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The fish assemblage of the intertidal salt marsh creeks in North Bull Island, Dublin Bay: seasonal and tidal changes in composition, distribution and abundance
Koutsogiannopoulou, V.; Wilson, J.G. (2007). The fish assemblage of the intertidal salt marsh creeks in North Bull Island, Dublin Bay: seasonal and tidal changes in composition, distribution and abundance. Hydrobiologia 588(1): 213-224. dx.doi.org/10.1007/s10750-007-0664-z
In: Hydrobiologia. Springer: Berlin. ISSN 0018-8158, more
Peer reviewed article

Also published as
  • Koutsogiannopoulou, V.; Wilson, J.G. (2007). The fish assemblage of the intertidal salt marsh creeks in North Bull Island, Dublin Bay: seasonal and tidal changes in composition, distribution and abundance, in: Lafite, R. et al. (Ed.) (2007). Consequences of estuarine management on hydrodynamics and ecological functioning: ECSA 38th Symposium - Rouen 2004 Co-organisation Seine-Aval Programme and ECSA. Hydrobiologia, 588: pp. 213-224, more

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Keywords
    Community composition; Habitat; Salt marshes; Marine

Authors  Top 
  • Koutsogiannopoulou, V.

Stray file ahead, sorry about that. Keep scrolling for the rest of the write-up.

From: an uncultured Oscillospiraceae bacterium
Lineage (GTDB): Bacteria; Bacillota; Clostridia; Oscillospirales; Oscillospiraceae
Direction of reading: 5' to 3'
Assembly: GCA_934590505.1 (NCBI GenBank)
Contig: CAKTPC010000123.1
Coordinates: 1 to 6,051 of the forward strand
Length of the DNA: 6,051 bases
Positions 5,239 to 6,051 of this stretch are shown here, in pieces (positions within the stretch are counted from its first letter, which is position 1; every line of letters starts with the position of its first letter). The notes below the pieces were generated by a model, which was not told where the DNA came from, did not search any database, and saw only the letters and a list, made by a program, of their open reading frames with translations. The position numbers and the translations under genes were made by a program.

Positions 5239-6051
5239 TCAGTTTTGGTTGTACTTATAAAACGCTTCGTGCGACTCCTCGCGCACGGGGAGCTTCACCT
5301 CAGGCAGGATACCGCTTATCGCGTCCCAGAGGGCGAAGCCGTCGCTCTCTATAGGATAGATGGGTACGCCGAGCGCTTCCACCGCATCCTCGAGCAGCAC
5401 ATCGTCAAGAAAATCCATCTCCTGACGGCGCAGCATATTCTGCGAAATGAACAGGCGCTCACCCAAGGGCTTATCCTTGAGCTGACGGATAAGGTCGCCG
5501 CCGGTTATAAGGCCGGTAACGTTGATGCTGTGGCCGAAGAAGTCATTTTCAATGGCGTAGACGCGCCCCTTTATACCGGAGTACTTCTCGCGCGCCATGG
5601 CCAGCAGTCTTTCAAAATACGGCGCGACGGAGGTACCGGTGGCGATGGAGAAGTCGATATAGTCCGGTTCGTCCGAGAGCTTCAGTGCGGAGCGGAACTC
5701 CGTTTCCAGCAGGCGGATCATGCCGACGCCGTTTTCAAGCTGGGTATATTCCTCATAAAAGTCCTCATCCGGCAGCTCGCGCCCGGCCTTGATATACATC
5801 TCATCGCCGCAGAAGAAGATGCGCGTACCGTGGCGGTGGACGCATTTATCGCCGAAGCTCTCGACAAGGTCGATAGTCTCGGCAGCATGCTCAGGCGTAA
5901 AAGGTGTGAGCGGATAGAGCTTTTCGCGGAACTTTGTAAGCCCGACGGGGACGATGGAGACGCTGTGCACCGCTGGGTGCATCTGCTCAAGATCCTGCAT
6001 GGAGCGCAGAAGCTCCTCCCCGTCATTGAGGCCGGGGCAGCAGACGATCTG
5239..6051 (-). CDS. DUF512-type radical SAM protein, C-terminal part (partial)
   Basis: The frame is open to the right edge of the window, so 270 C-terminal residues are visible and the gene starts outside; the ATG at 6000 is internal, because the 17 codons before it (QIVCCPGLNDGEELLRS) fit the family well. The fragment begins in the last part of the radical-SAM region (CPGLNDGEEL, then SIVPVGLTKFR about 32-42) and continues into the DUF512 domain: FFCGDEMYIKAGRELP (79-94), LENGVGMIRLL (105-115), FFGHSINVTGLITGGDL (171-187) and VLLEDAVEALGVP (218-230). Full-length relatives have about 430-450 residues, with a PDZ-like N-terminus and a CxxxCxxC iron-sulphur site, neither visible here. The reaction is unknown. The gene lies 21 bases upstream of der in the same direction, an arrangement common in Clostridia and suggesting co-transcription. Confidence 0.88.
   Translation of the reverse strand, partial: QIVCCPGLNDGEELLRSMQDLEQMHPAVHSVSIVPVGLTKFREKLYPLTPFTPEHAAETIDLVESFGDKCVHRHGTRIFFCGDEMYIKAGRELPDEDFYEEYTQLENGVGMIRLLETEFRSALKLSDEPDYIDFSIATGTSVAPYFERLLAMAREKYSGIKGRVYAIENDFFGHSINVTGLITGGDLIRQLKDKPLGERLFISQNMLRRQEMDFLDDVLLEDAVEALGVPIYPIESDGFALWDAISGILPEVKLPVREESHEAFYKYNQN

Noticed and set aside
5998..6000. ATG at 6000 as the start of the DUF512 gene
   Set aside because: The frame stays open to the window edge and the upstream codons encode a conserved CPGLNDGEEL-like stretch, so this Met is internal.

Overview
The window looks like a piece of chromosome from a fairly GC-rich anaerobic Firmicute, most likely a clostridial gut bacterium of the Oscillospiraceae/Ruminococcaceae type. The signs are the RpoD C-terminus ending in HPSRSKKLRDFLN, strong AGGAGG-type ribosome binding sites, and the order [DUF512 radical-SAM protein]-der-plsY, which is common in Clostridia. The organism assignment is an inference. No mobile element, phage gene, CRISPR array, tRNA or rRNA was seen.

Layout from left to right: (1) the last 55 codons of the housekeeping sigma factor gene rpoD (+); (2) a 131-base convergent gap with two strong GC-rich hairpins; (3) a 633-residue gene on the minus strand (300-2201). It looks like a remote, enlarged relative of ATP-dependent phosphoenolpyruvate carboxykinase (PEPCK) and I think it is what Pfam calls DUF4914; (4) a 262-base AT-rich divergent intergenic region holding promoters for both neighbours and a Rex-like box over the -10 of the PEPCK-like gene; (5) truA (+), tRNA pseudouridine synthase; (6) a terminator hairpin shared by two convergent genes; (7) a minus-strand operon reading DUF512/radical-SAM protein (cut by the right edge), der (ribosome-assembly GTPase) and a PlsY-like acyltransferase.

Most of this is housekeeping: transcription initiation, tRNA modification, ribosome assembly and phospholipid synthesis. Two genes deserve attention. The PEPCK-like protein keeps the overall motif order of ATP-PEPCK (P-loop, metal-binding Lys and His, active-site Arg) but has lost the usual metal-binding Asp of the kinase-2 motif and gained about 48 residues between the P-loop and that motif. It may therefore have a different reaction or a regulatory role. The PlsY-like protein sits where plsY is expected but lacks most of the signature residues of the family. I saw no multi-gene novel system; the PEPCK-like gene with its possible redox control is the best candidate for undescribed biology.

• Wilson, J.G.

Abstract
    An intertidal salt marsh fish assemblage inhabiting two creeks on North Bull Island, Dublin Bay was sampled monthly from June 2000 until May 2002. Water temperature and salinity were recorded in situ and samples were also taken for Suspended Particulate Matter (SPM) and Chlorophyll a. All fish caught were weighed and measured and classified into functional guilds. A total of 6,549 individuals comprising 10 fish species from 10 families were recorded within the two creeks. The community was dominated by a few species, a feature common to other estuarine fish populations. Of the 10 species found, the common goby, Pomatoschistus microps, the 3-spined stickleback, Gasterosteus aculeatus, the thick-lipped grey mullet, Chelon labrosus and the flounder, Platichthys flesus contributed 98.4% of all fish sampled. The fish population of the channels at Bull Island, Dublin, was dominated by the resident gobies (true estuarine resident species), but also hosted juveniles of species such as the bass, Dicentrarchus labrax (marine juvenile migrant species). In turn, the nekton populations were dominated by the brown shrimp, Crangon crangon and the fairy shrimp, Palaemonetes varians especially in winter when fewer fish (numbers of species and abundance) were found. Multivariate analysis of fish diversity and abundance revealed a strong seasonal pattern but there was little evidence of difference between creeks, nor of tidal (spring/neap) effects. The estuarine fish using the intertidal marsh creeks have been little studied in Europe yet they play a major role with the decapods in these habitats. This role needs to be quantified for a proper understanding of the system's function.

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